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João Guimarães Rosa

The diplomat and writer João Guimarães Rosa (1908–1967) is considered one of Brazil’s most important novelists, often compared with authors such as James Joyce because of the extensive experimentation with language in his work.Vilém Flusser and Guimarães Rosa were close friends until Guimarães Rosa’s death. Guimarães Rosa is thus a frequent theme in Flusser’s essays, at least after the publication of Língua e Realidade [Language and Reality] (1963), which was enthusiastically read and highly praised by Guimarães Rosa.

For his part, Flusser initially displayed great admiration for Guimarães Rosa’s writing and his character; thanks to him, wrote Flusser, “Portuguese is clearly taking on the characteristics of a poetic, philosophical, and theological language, to participate henceforth in the dialogue of theWest” (Da Religiosidade, 2002, p. 158; translated from the Portuguese). Later, in his philosophical autobiography Bodenlos [No Firm Ground] (1992), Flusser would leaven this admiration with a critical perspective. To the philosopher, Guimarães Rosa had betrayed his transcendental, spiritual immortality in favor of his desire for fame and recognition (for an “immanent immortality”) (Bodenlos, 1992, p. 141). In no way, however, did this diminish Guimarães Rosa’s importance – a writer with whom the Portuguese language became “conscious of itself and turned against itself” (Bodenlos, 2007, p. 137; translated from the Portuguese).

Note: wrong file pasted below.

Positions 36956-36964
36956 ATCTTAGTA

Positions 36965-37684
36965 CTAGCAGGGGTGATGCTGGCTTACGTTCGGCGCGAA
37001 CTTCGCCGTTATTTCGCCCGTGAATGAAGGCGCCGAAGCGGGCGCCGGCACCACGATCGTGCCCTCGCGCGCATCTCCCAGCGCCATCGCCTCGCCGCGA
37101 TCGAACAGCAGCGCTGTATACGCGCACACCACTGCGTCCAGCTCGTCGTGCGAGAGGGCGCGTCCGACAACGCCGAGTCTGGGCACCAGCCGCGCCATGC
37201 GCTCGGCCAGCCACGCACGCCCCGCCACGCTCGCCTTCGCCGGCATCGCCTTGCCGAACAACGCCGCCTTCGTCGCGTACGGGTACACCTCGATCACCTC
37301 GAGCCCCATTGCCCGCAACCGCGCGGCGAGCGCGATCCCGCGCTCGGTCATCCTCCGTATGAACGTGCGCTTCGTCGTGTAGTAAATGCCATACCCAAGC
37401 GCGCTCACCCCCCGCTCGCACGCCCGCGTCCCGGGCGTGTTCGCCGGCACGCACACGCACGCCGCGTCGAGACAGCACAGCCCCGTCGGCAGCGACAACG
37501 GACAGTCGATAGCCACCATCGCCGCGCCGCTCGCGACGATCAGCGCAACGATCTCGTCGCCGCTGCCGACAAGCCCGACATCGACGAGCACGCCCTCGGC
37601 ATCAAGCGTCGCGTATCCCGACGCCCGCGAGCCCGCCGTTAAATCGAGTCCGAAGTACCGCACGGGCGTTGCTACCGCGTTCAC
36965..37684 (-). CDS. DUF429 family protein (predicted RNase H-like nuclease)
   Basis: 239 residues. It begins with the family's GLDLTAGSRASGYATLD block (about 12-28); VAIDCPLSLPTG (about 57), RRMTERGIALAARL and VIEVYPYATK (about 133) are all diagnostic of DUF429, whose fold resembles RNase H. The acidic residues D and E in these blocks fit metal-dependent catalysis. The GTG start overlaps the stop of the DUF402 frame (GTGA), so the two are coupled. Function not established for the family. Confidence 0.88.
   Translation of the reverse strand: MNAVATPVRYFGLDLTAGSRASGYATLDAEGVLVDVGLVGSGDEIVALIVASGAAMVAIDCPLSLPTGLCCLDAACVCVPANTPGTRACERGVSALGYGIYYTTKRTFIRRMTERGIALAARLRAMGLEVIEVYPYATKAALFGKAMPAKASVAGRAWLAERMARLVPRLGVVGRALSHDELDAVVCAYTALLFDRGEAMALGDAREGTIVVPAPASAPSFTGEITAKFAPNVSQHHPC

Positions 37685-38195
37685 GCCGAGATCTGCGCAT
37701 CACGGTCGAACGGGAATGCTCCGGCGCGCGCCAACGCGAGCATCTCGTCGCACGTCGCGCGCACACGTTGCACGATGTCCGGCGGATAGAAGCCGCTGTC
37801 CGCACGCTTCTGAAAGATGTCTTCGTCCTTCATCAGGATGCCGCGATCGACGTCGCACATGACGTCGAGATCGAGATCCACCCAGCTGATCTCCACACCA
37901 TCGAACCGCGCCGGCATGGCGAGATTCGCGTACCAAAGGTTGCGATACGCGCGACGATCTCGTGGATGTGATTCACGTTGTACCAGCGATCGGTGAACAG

According to Flusser, the characters Guimarães Rosa created represent mythical humanity’s unceasing travels along paths with no fixed destination, and are therefore constantly seeking the other. Thus it is no surprise that Flusser admired stories such as “MeuTio o Iauaretê” [My Uncle the Jaguar] (1961), in which the characters, because they are uprooted and inhabit the world of myth, are identified with oxen, asses, flowers – in short, with animals and elements of nature (Bodenlos, 1992, p. 142).To mark the publication of the German translation of Grande Sertão: Veredas [Great Backlands: Paths] in 1964, Guimarães Rosa’s 1956 magnum opus (which appeared in English in 1963 as The Devil to Pay in the Backlands), Flusser published the article “Guimarães Rosa oder: Das Große Hinterland des Geistes” [Guimarães Rosa; or, The Great Backland of the Mind] in the journal Merkur in 1965.

Original article by Erick Felinto in Flusseriana

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joao_guimaraes_rosa.txt · Last modified: 2023/03/12 19:44 by steffi_winkler